The (inextricable) Link: Animal abuse, domestic violence, child abuse, elder abuse

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“Over the past 30 years, researchers and professionals in a variety of human services and animal welfare disciplines have established significant correlations between animal abuse, child abuse and neglect, domestic violence, elder abuse and other forms of violence. Mistreating animals is no longer seen as an isolated incident that can be ignored: it is often an indicator or predictor crime and a “red flag” warning sign that other family members in the household may not be safe. We call this species-spanning interconnectedness of different forms of violence The Link.”

So states The National Link Coalition, which was created in 2008. “…Over 100 dedicated authorities, advocates and researchers representing a diverse array of animal protection, domestic violence, child maltreatment and elder abuse disciplines came together at a unique Town Meeting and National Summit in Portland, Maine.”  Their “goal was to build greater awareness of how these forms of family and community violence are interconnected…and to build successful programs whereby agencies in these fields can cross-report and cross-train each other for more effective prevention of violence.”

This relatively new field of research has uncovered some grim statistics. PAWS in Washington State outlines some striking

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The secret to fixing school discipline problems? Change the behavior of adults

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Godwin Higa, principal, Cherokee Point Elementary School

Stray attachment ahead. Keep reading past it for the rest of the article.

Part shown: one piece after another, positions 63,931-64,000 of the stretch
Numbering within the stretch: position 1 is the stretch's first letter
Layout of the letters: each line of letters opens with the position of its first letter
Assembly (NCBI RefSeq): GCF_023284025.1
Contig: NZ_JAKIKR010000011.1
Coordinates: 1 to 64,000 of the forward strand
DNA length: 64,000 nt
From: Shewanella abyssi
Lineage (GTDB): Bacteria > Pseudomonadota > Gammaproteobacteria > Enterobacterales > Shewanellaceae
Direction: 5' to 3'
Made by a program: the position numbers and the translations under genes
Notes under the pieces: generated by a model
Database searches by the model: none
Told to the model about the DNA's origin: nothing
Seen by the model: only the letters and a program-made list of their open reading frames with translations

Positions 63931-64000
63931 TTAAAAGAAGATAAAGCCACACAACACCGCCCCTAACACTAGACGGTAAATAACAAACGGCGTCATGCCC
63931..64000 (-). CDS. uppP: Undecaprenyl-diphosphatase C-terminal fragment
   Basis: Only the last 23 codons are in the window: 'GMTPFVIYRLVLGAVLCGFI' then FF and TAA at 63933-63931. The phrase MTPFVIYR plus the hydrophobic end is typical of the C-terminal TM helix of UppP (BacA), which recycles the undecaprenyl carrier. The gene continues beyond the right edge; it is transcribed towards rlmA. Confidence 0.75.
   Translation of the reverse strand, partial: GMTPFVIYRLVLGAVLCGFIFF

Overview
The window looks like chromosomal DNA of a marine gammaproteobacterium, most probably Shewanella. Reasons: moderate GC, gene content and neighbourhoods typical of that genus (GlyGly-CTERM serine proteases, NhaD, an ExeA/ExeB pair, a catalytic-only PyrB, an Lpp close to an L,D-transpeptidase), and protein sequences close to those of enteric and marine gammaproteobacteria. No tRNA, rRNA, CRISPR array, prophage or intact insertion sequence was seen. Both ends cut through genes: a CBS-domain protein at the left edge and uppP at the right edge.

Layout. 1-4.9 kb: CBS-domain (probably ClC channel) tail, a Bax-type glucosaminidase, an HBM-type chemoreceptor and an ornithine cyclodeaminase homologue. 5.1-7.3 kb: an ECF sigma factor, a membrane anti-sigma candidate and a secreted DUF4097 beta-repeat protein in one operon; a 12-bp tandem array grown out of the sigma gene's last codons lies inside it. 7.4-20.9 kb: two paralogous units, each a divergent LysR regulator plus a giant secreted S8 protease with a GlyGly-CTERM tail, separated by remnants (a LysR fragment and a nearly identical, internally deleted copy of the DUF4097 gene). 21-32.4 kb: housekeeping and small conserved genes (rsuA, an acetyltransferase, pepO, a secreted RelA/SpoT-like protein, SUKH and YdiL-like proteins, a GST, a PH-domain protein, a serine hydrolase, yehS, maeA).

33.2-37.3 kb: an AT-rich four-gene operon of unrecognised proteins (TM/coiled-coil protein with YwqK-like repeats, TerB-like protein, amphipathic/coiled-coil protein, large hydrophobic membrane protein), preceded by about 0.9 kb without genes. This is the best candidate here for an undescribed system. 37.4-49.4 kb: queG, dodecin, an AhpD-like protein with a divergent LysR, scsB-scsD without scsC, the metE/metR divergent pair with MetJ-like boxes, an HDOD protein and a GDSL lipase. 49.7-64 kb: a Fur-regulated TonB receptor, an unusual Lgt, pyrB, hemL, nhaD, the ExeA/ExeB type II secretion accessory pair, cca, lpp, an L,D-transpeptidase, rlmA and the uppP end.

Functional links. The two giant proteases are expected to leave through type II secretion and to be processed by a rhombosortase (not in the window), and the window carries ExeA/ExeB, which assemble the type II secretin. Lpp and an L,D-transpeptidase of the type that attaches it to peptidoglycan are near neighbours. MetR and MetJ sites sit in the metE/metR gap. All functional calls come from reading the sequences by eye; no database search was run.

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Two kindergarteners at Cherokee Point Elementary School in San Diego’s City Heights neighborhood get into a fight on the playground. Their teacher sends them to the principal’s office. 

Instead of suspending or expelling the six-year-olds, as happens in many schools, Principal Godwin Higa ushers them to his side of the desk. He sits down so that he can talk with them eye-to-eye and quietly asks: “What happened?” He points to one of the boys. “You go first.” 

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Rape is not inevitable; 25 years of Prozac; how racism is bad for health

rapeThree posts caught my eye last night. The first was by Jessica Valenti, who writes about feminism, sexuality and social justice for the Nation. She looked at the vitriolic response to political commentator and writer Zerlina Maxwell’s appearance on Fox News’ Hannity. Maxwell made the point that having a gun doesn’t prevent rape. Valenti quoted her as saying: “I don’t think that we should be telling women anything. I think we should be telling men not to rape women and start the conversation there.”

A headline on TheBlaze.com, a right-wing site, shouted Democratic Strategist’s Shocking Claim: Women Don’t Need Guns for Self-Defense, Just Tell Men “Not to Rape Women” and called her approach “bizarre”. Online comments were, well, what you might expect. Valenti pointed out:

The truth is that focusing on ways women can prevent rape will always backfire. Not only because it’s ineffective—what a woman wears or

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New books of note: ‘Restoring Sanctuary’ and ‘Blind to Betrayal’

sanctuaryDr. Sandra Bloom, associate professor at Drexel University’s School of Public Health and founder of the Sanctuary programs, and Brian Farragher, chief operating officer of ANDRUS, have come out with their long-awaited Restoring Sanctuary: A New Operating System for Trauma-Informed Systems of Care. ANDRUS provides services for families and children in New York State’s Westchester County, and also operates the Sanctuary Institute.